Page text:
We have extensive experience assisting clients through the divorce process, including the division of assets and spousal support. When substantial assets are involved, property division can become extremely complex. We help clients assert their rights and interests in community property, ensuring earned assets are protected and fairly distributed.
California law requires that property is to be divided upon divorce. In order to come up with a fair distribution of property, a court’s first step is to characterize property as separate or community property. A spouse’s separate property generally consists of property a spouse owned before the marriage, property acquired by inheritance or gift, and personal injury payments.
Community property consists of all property, other than separate property, acquired during the marriage, regardless of whose name is on the property. These assets will be divided between the spouses, and may include real property, personal property, businesses, automobiles, savings accounts, stocks, bonds, pension plans, retirement plans, and other items of value.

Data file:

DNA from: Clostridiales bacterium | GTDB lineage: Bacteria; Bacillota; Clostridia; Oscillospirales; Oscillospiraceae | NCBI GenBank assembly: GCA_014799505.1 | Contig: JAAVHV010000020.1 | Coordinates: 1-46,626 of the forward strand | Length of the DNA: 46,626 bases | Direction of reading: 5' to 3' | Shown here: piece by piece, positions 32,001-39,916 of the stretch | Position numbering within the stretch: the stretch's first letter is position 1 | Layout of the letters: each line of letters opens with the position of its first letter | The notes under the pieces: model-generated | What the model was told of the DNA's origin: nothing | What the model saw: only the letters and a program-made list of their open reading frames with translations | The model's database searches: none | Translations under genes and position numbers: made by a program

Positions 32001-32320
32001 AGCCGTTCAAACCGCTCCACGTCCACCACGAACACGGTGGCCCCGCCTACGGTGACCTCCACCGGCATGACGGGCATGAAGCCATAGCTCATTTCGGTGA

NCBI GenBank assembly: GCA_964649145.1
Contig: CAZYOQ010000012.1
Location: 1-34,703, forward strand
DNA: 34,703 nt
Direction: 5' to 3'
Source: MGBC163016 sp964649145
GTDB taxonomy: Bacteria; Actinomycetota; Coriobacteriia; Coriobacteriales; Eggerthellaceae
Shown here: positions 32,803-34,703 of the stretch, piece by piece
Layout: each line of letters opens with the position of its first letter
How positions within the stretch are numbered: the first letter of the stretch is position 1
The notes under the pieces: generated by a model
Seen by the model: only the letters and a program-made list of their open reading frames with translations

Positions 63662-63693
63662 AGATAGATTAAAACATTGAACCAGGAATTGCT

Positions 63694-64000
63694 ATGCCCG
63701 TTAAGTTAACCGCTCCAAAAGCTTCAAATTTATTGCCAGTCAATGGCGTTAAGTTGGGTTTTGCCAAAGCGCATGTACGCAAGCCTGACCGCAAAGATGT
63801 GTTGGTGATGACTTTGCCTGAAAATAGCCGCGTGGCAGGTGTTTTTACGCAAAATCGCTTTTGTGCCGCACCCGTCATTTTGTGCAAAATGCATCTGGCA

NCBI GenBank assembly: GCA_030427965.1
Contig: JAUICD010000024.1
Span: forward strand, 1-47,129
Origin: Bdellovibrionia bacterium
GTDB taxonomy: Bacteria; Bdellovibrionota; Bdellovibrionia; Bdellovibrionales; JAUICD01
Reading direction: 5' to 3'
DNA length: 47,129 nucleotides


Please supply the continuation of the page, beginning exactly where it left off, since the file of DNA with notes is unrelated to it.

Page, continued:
Dividing Marital Property
After all of the parties’ assets are identified and characterized, a court must divide the marital property, typically taking into consideration several different factors including, the standard of living of the parties during the marriage, the duration of the marriage, and other factors that the court finds to be just and proper.
Spousal support, also known as alimony, is the legal term for money one partner may be required to pay the other partner after divorce. While spousal support may be awarded for life, it is generally awarded for a specific length of time. To determine the amount and duration of a support award, the court will consider many factors including, but not limited to, the income of the parties, length of the marriage, earning capacity of the parties.